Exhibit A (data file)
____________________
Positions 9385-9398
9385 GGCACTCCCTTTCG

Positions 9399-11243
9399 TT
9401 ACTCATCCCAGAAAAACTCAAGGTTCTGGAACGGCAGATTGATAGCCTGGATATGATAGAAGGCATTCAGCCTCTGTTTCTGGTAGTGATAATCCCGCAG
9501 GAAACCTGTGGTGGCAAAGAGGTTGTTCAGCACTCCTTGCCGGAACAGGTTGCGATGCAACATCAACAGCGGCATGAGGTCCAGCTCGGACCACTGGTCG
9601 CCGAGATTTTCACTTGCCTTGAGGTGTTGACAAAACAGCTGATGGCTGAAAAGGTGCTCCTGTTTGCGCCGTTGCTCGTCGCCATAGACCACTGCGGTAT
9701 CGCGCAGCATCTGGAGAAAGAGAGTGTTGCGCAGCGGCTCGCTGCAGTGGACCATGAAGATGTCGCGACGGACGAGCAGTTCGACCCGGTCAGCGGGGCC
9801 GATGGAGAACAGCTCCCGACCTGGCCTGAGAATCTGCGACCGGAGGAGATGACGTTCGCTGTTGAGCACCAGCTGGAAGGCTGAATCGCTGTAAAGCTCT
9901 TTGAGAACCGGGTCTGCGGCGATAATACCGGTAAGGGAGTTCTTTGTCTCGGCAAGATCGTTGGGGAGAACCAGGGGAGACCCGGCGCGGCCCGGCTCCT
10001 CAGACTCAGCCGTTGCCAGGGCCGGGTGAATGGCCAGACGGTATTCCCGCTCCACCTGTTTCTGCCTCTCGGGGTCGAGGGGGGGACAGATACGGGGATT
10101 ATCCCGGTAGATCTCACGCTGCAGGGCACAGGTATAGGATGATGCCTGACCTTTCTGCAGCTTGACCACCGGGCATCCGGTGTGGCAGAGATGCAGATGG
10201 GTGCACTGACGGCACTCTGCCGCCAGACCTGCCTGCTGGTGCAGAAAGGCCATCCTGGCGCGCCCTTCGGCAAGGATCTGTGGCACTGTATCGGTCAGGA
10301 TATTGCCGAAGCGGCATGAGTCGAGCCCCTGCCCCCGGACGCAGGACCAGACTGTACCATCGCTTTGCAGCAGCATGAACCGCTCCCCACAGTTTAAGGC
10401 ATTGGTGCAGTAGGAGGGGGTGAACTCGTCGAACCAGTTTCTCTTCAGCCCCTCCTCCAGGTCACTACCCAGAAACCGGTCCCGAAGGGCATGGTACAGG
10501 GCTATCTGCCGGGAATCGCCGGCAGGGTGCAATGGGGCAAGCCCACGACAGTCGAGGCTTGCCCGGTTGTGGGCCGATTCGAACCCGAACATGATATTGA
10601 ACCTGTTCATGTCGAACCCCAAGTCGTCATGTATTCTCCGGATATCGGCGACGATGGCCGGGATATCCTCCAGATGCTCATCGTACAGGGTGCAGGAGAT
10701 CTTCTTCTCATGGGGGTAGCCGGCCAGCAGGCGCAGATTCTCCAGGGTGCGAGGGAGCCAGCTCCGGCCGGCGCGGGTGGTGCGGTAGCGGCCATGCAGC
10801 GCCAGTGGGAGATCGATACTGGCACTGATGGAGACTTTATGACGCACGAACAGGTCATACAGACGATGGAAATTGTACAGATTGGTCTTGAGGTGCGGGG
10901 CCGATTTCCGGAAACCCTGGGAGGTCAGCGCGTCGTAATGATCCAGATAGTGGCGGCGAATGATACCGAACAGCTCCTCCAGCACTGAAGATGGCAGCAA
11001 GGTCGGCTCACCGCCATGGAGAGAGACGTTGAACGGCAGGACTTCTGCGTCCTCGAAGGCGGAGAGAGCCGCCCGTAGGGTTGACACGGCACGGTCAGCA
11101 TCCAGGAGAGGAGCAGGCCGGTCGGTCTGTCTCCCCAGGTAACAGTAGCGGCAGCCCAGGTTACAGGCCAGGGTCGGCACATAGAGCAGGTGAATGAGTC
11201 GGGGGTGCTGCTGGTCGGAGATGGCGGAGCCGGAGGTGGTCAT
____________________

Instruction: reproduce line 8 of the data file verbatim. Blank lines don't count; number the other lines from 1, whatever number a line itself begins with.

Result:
9701 CGCGCAGCATCTGGAGAAAGAGAGTGTTGCGCAGCGGCTCGCTGCAGTGGACCATGAAGATGTCGCGACGGACGAGCAGTTCGACCCGGTCAGCGGGGCC